I watched this film last Friday evening, for Movie Night during the 7 Day Hygge Challenge. That night the intent of the blog post was to highlight the fun and coziness of the experience. Tonight I share the review for this intriguing film.
The Circle stars Tom Hanks, Emma Watson, John Boyega, Ellar Coltrane, Glenne Headly, Bill Paxton, Karen Gillan and Patton Oswalt. This sci-fi thriller, directed by James Ponsoldt, is based on the novel by Dave Eggers. The Circle is rated PG-13, for brief strong language, and has a run time of 1 hour and 50 minutes.
Mae (Watson) feels trapped in a dead end job. When her friend Annie (Gillan) calls, telling Mae she got her an interview at The Circle, the future suddenly seems full of promise. The Circle is a powerful, innovation technology company, run by founder Eamon Bailey (Hanks) and chief technology officer, Tom Stenton (Oswalt). Annie is currently one of the influential 40 in the company, with heavy responsibilities that necessitate frequent travels and long hours.
Mae’s interview goes well. She is hired to work in Customer Experience, an entry level position that requires her to chat with clients on multiple computer screens. Each client then rates their experience. Mae works diligently to reach an approval score of 100%.
After her first week, Mae begins to learn more about the huge company she is part of. The Circle, a cross between Facebook and Google, uses pioneering technology to bring people around the world together, in real time, and allow them to access everything from one app. The sprawling, circular campus houses buildings and dormitories, containing basically everything their employees need.
Mae learns that she is expected to be on campus, even when she isn’t working, taking part in the many scheduled activities and programs. Mae meets a colleague at a party. He turns to be Ty Lafitte (Boyega), the creator of TrueYou, one of The Circle’s most popular products. Ty is disgruntled with the company, sharing with Mae that TrueYou is being used in ways he did not intend. Fearing The Circle’s future expansion plans, he shows Mae a secret underground chamber, full of computer banks. Soon, he speculates, everything about every politician will be stored there. And will the tracking of individuals end there?
Mae is unsure though. The Circle is taking care of her parents, Bonnie (Headly) and Vinnie (Paxton). Vinnie has advanced Multiple Sclerosis and can’t get the help he needs until The Circle intercedes for him, providing him and his wife with housing on campus and cutting edge medical care. And Eamon is charismatic as he leads a company meeting about his latest gadget, called SeeChange. These tiny cameras/computers can be mounted anywhere. They not only provide amazingly clear visuals, they also give continuous information and data. Eamon believes transparency results in accountability. He wants the entire world to become transparent.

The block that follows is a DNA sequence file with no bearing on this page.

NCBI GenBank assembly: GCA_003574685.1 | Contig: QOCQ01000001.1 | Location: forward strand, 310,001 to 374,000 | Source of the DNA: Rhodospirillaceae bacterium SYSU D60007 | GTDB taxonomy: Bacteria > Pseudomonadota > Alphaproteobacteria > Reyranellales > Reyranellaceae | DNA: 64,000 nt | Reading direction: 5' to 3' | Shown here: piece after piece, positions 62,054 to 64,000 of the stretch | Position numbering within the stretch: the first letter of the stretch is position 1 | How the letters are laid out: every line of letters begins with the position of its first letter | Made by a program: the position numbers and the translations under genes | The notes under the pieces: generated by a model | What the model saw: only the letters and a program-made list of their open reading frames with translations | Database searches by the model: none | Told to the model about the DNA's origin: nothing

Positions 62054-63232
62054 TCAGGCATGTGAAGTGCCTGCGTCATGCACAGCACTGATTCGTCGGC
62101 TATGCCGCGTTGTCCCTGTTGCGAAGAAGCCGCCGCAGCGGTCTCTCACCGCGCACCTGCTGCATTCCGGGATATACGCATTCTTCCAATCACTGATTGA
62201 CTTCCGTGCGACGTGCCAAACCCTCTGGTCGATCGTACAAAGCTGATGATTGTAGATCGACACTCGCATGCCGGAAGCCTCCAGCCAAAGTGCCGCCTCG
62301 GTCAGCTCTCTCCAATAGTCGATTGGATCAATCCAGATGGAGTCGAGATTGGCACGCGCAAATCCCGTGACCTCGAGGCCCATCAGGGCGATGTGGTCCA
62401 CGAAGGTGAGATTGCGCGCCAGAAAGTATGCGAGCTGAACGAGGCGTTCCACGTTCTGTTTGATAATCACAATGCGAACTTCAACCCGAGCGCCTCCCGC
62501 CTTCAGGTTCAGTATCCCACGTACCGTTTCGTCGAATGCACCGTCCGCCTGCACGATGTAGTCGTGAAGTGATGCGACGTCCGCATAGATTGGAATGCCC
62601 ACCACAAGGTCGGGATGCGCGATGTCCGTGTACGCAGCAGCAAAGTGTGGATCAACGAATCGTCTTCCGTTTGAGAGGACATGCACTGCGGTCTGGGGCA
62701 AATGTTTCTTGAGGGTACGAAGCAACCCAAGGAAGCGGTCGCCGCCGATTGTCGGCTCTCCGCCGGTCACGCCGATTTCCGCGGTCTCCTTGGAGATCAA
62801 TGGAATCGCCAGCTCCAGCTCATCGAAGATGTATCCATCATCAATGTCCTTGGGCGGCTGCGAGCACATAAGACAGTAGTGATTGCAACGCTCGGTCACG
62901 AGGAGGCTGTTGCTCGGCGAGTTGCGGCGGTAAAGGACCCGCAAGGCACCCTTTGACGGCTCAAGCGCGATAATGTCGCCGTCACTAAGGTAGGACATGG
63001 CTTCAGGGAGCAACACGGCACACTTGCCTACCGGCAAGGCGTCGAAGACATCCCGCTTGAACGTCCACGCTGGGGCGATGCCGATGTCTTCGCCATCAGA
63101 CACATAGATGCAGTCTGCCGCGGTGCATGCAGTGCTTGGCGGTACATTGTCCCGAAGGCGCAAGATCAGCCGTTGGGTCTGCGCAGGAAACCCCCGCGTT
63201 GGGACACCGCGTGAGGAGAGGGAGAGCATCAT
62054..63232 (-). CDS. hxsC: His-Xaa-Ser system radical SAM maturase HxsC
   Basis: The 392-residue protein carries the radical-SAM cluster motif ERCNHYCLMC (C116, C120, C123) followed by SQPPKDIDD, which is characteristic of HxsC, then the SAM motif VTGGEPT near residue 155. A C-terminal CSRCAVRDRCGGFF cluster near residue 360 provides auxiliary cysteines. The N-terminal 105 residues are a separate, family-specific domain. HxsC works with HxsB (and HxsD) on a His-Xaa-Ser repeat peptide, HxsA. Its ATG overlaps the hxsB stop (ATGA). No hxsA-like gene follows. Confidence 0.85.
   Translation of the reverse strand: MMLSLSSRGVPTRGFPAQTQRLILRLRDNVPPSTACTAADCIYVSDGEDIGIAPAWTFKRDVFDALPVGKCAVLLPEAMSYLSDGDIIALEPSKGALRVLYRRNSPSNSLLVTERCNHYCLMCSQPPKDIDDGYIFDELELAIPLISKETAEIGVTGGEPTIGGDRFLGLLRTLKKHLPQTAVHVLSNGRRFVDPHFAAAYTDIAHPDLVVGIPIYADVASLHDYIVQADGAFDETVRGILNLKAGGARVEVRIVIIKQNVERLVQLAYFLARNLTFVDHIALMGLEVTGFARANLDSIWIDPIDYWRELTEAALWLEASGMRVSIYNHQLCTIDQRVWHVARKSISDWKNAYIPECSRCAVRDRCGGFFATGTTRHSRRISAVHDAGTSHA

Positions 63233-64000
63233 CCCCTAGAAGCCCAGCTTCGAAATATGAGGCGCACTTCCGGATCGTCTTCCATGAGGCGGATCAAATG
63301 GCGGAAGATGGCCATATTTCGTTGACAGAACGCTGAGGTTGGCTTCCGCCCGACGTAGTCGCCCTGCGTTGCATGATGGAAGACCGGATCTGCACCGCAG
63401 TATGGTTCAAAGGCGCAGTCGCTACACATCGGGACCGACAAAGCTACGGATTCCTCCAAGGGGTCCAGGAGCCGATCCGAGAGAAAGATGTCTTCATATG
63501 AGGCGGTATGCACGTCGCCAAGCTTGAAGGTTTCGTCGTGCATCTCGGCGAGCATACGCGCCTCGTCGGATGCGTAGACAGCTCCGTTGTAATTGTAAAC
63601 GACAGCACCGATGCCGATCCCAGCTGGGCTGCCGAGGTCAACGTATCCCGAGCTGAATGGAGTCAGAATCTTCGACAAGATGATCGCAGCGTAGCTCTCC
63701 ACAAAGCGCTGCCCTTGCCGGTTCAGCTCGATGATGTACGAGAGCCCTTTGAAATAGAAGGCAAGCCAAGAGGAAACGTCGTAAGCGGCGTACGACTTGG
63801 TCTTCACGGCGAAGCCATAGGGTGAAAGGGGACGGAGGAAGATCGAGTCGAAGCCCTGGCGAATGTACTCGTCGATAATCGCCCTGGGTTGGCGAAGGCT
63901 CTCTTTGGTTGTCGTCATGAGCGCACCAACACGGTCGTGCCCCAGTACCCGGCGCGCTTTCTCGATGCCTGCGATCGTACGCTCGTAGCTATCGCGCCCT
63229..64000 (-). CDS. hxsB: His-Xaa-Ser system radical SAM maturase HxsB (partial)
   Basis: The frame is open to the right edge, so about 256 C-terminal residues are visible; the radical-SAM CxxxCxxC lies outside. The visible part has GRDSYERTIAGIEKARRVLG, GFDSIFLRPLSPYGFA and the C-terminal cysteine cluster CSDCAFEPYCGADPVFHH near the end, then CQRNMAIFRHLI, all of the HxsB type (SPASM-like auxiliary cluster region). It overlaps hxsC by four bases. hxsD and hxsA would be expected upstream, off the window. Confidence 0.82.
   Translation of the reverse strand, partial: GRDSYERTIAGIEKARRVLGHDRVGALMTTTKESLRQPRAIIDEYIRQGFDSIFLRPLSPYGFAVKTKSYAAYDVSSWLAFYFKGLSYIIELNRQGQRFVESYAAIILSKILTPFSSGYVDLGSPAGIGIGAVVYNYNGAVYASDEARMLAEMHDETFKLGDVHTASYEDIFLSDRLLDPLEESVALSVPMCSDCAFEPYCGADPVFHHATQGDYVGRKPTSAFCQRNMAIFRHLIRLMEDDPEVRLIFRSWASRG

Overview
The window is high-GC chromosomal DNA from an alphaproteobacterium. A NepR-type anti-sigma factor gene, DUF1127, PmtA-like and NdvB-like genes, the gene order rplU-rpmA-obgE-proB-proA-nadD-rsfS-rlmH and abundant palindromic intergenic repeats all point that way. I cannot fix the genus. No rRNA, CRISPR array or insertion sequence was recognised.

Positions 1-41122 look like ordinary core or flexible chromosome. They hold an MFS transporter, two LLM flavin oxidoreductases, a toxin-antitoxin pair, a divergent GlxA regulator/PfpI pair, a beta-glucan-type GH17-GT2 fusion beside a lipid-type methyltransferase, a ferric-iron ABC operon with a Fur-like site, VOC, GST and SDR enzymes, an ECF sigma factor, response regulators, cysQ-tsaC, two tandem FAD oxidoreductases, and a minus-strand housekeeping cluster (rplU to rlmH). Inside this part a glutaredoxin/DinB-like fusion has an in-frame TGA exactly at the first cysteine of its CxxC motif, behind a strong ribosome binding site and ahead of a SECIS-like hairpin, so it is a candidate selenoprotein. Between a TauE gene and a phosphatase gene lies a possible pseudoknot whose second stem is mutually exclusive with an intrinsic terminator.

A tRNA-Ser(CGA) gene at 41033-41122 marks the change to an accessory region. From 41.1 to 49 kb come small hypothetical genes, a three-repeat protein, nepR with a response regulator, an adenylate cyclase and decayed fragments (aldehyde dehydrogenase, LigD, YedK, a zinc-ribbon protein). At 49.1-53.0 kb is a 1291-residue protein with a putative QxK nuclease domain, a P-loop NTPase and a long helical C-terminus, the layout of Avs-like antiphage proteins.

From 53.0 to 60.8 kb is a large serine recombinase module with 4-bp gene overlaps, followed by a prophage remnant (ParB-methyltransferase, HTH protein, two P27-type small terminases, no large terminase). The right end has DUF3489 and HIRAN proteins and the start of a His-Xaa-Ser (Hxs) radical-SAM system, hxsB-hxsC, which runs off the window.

Mae pledges herself entirely to the company’s ideals and extravagant goals. After an incident in a stolen kayak on rough seas is captured on a SeeChange camera, making possible her rescue, Mae agrees to become the first Circler to go totally transparent. She will wear a small camera/computer during her waking hours, giving the world unlimited access to her work, her friends and family, and every detail of her life.
Mae becomes a celebrity. She constantly receives feedback, questions and comments from her viewers. But the continual live feed begins to take a toll on her relationships. Her parents can’t handle living so publicly, and leave The Circle. Mae’s off the grid friend, Mercer (Coltrane), is horrified by her decision and comes under personal attack when he takes a stand against what she’s doing.
Is it true that secrets are the same as lies? Is sharing every aspect of life really a form of caring? And is privacy a theft that deprives others of living vicariously through another’s actions? Mae finds herself at the center of vast, far teaching changes that could have massive implications for the whole world.
This was an interesting story. It was easy to see that our global society is not far from the tech uses and changes that The Circle explores. We are used to receiving streaming information, of all types, in an instant. We chat via facetime and use our phones to record details of our own lives and the lives or our friends, neighbors and total strangers.
I can catch a glimpse of the world The Circle says is coming, simply by logging onto Facebook. The questions raised by this movie made me think. Is complete transparency good or bad? Will there always be people pretending to live openly who are, in fact, those with the darkest secrets to hide? What happens to those who hold out or prefer to live private lives off the grid? And who makes the rules and enforces them?
I thought The Circle was a fascinating look at what could be our near future. Did it raise alarms? It did, for me. I appreciate all that technology has to offer and I make use of it. I don’t want to be watched during all of my waking hours. However, when do we cross the point of no return? And will we realize we’ve gone too far, before it’s too late?
I thought I knew how this movie was going to end. And right up until the end, I thought I was right. Oh, how I do love a clever twist, in a thought provoking movie!